Bosch thus shows how man, irrespective of his social class or place of origin, is so possessed by the desire to enjoy and acquire material possessions that he allows himself to be deceived or seduced by the Devil. Thus the artist proposes that we should renounce earthly goods and the delights of the senses in order to avoid eternal damnation. The painting offers an exemplum of a different type to the ones commonly used at the time, in the sense that it is not a question of doing good but rather of avoiding evil and of adhering to this rule throughout life. In the closed triptych Bosch depicted the subject of the Pilgrimage of Life in full colour, rather than in grisaille or semi-grisaille as in the Rotterdam version of the subject. He shows a pedlar dressed in rags bent under the weight of his basket on his back and defending himself with his stick against a threatening dog. Despite his weak state, he has been able to fight off an attack of bandits and leave behind the pair of shepherds dancing to the bagpipe, which refers to lust. On the pilgrimage of his journey without destination, the direction of which is unknown to him, he has succeeded in avoiding the dangers of the road and knows that he must press on despite not knowing what may await him when he crosses the bridge. In the underdrawing Bosch depicted a cross behind the bridge which he eliminated in the final stage of execution, replacing it with a crucifix in a small altar located in the low tree beneath which a bagpipe-playing shepherd is seated, without anyone being aware of its presence. Every figure has its back to it and all of them have forgotten God, as in The Haywain.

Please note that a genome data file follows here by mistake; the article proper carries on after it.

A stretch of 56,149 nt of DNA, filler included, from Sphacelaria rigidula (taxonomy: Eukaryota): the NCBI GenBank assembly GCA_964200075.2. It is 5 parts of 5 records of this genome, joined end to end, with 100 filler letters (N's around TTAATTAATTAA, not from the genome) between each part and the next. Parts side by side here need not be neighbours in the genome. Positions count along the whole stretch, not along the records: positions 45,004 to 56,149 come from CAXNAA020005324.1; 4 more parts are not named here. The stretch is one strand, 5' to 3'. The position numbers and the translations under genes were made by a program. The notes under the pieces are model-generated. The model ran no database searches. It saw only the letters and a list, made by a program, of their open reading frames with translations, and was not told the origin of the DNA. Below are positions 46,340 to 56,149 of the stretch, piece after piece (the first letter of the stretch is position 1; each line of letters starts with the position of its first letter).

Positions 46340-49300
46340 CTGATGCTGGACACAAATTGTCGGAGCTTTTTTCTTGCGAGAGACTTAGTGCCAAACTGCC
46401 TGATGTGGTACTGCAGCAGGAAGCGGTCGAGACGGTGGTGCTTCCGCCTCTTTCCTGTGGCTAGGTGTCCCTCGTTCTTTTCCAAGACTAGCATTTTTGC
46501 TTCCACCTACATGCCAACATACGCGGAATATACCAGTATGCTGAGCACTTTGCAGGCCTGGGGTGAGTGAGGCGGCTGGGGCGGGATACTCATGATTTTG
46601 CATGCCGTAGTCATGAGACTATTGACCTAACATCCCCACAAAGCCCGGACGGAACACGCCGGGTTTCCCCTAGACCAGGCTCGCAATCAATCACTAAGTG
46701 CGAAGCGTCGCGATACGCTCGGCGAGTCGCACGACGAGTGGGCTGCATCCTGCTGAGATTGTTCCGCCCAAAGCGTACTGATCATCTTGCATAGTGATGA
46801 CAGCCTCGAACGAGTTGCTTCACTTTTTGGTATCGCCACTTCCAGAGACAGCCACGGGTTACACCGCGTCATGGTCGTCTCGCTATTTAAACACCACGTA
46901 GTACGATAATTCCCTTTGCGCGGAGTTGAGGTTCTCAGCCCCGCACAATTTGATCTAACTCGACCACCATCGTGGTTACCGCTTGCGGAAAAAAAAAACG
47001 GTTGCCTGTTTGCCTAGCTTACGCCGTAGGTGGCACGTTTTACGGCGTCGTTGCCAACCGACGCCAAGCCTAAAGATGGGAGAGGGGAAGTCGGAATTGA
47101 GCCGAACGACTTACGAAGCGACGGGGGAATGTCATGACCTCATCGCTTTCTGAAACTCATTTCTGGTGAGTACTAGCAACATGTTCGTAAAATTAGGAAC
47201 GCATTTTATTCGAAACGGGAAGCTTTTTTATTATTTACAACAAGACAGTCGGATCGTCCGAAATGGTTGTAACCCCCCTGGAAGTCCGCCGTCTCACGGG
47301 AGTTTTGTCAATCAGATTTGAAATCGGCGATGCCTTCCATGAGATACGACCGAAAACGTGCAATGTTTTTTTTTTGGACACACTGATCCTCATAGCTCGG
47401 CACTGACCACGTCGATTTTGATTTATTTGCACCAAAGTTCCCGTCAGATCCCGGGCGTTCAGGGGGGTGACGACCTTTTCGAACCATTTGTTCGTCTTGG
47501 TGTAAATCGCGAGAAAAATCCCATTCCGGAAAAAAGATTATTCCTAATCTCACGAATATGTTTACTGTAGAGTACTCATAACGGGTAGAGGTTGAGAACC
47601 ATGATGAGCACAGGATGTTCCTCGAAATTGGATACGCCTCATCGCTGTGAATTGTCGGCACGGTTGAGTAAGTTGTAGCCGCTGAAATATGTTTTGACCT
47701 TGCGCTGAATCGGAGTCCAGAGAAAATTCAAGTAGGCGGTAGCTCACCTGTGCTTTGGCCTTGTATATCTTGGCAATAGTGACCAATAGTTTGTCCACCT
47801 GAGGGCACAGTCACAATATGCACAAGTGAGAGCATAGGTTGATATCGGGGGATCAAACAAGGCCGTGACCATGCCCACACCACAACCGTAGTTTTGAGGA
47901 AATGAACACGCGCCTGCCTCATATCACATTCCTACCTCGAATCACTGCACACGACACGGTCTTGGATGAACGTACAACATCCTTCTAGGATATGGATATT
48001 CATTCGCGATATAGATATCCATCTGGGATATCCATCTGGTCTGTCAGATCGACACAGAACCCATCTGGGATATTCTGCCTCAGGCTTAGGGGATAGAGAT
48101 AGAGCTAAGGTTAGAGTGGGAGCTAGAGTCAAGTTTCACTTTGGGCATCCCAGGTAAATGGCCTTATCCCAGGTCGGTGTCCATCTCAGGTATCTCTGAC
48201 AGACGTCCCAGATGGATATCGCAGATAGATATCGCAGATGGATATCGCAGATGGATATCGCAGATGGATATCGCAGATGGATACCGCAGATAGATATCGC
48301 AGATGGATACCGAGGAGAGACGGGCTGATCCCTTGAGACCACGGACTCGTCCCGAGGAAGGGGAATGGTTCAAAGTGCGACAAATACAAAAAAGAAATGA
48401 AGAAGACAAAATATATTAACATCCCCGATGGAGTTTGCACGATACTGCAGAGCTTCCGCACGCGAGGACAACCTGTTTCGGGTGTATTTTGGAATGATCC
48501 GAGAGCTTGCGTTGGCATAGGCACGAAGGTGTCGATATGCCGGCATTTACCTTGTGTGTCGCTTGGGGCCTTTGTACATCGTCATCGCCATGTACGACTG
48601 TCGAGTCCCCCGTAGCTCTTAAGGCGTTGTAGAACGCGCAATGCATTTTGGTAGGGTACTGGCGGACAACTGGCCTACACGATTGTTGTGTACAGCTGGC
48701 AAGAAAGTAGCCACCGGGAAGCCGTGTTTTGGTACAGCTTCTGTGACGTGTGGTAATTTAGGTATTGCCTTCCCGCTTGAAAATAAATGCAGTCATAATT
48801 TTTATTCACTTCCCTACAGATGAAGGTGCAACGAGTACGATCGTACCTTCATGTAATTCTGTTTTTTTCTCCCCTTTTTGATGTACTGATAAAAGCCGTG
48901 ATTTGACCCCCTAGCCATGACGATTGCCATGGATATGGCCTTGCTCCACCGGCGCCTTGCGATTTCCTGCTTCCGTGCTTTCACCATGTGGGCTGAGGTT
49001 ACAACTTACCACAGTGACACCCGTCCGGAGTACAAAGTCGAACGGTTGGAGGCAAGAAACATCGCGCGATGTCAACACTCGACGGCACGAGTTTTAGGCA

POPLINE(POPulation information onLINE) is the world's largest database on reproductive health. It also covers fertility, demographics, environmental health, women in development, and HIV/AIDS. Abstracts are included, and many include free fulltext articles. Others are available in the library, or through Interlibrary Loan. 1e1e36bf2d